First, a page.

Whether you subscribe to Bill Gates' vision that the Internet is "becoming the town square for the global village of tomorrow" or merely a place for like-minded individuals to find strength in numbers, the online world is here to stay. And with it, the further blurring of truth from fact.
We need elected officials and others in positions of authority to be able to separate the two. In Kansas, it doesn't appear we have that luxury.
On Monday, a challenge to having President Barack Obama's name on the November ballot finally was concluded. Election officials determined they would allow Obama's name to appear. Not because they determined the president was eligible, but because the challenge was withdrawn.
"There's no possibility of Obama's name coming off the ballot when there's no objection," said Secretary of State Kris Kobach.
Kobach chairs the State Objections Board, which also includes Attorney General Derek Schmidt and Lt. Gov. Jeff Colyer. The trio had received the challenge from a self-identified tea party person from Manhattan, who apparently believes all the birther movement propaganda circulating on the web. Joe Montgomery not only questioned whether the president has a valid birth certificate but that Obama shouldn't be eligible to hold the office because his father was from Kenya.
Both assertions long have been discredited, but continue to live their own lives on the Internet. Montgomery claimed he had spent the past four years "researching" the issues.
Rather than dismiss Montgomery's challenge as a waste of time and tax dollars, the board reported it had no paperwork attesting to the president's citizenship and needed to get certified documents from Hawaii, where Obama was born. Kobach also planned to have staff talk with officials in Arizona and Mississippi, where similar investigations have taken place.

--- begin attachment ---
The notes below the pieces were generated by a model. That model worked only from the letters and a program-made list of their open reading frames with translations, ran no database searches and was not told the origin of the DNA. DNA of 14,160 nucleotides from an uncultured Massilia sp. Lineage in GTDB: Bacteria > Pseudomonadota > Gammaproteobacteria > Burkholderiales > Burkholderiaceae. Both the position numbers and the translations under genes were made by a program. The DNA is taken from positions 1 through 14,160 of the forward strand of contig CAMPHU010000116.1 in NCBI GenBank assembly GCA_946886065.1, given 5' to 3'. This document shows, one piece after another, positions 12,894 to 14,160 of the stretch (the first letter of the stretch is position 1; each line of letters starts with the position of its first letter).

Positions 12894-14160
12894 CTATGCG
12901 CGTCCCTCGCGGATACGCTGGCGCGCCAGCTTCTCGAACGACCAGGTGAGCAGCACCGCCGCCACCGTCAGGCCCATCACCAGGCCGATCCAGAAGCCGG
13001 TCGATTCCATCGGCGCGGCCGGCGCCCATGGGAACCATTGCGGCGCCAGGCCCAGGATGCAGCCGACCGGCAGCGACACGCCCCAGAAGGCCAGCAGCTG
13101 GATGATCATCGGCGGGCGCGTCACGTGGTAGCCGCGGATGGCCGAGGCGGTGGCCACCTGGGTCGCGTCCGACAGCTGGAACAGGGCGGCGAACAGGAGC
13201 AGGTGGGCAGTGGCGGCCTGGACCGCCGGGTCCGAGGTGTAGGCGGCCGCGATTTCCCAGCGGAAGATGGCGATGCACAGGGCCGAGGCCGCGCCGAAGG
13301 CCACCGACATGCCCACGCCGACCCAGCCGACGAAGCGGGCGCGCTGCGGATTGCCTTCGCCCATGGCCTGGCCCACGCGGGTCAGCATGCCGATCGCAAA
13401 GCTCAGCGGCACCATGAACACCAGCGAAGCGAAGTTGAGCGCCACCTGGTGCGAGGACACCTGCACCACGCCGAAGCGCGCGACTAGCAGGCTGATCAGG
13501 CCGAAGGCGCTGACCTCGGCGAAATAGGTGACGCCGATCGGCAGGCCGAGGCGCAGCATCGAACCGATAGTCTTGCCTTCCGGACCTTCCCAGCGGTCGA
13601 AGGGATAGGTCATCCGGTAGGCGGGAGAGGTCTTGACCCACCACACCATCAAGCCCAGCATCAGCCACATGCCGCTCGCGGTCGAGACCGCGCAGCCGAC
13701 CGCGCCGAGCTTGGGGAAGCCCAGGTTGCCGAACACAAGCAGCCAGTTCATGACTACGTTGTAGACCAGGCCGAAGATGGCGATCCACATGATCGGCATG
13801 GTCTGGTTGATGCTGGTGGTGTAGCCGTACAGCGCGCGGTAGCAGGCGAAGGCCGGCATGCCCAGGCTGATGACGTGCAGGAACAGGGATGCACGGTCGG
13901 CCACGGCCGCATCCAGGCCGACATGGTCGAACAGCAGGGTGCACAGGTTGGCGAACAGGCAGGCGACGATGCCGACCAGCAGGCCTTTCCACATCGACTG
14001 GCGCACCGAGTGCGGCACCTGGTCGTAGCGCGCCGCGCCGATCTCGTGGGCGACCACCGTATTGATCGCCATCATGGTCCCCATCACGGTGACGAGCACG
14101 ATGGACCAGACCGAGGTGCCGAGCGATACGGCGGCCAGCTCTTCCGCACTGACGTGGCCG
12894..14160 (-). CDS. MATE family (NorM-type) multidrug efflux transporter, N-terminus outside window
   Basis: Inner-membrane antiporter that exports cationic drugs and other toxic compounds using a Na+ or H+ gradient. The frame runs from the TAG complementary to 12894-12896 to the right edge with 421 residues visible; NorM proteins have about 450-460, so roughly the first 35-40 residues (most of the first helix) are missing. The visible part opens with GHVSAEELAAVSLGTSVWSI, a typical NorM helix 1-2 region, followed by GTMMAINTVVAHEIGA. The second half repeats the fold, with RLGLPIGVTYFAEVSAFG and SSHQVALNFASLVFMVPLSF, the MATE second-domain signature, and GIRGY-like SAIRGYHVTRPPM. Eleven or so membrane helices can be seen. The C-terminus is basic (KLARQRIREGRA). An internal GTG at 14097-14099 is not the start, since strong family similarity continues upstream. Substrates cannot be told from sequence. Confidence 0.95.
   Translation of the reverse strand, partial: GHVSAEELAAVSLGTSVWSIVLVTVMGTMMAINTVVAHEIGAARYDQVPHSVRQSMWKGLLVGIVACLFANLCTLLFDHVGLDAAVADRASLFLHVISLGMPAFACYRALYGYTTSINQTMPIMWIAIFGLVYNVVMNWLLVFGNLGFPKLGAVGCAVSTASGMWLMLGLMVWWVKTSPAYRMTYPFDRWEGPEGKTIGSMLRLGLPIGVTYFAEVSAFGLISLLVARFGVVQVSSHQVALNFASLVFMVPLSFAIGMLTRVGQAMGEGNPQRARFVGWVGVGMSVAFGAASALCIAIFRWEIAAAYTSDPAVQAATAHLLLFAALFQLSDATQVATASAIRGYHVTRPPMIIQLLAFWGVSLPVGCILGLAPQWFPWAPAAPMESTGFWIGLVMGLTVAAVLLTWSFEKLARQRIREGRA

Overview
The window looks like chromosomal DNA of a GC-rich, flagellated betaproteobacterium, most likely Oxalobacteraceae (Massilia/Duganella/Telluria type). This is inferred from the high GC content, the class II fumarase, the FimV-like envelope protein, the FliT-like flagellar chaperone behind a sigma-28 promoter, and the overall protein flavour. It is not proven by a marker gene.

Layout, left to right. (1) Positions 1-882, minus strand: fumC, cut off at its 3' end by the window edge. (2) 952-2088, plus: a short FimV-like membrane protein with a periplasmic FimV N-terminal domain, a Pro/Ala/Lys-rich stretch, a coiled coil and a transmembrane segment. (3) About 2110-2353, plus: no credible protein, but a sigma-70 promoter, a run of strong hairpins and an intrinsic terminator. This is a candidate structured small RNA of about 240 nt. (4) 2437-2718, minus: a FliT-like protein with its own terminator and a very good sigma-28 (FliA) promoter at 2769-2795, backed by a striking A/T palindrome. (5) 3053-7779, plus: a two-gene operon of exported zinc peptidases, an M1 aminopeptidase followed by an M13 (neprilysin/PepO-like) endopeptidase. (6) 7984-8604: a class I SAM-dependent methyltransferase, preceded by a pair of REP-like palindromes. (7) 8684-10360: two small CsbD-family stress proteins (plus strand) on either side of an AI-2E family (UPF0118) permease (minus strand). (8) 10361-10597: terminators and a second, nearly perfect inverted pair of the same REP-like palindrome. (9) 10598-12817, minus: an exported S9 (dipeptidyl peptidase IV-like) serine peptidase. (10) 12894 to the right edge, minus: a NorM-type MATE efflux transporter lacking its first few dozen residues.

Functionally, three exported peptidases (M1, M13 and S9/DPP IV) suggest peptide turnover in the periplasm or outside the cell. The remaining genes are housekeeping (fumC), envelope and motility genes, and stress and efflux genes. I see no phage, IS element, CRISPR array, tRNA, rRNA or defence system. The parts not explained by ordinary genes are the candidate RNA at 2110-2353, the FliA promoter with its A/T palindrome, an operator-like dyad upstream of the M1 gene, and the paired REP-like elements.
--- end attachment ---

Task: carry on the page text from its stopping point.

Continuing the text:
"We have to take our responsibilities seriously," Kobach said last week. "Taking it seriously means that we make a decision with all of the evidence that can be obtained before we decide it."
We believe the board should take its responsibilities seriously as well. For us, that also would include not pursuing baseless charges already disproved.
Kobach didn't see it that way. At the time of the challege's filing, the secretary said: "I don't think it's a frivolous objection."
Of course he wouldn't. Kobach has raised questions about the president's birth certificate in the past. Likely he's seen a lot of the same proof others have seen -- right there on the Internet.
Caveat emptor ... Let the buyer beware.
Editorial by Patrick Lowry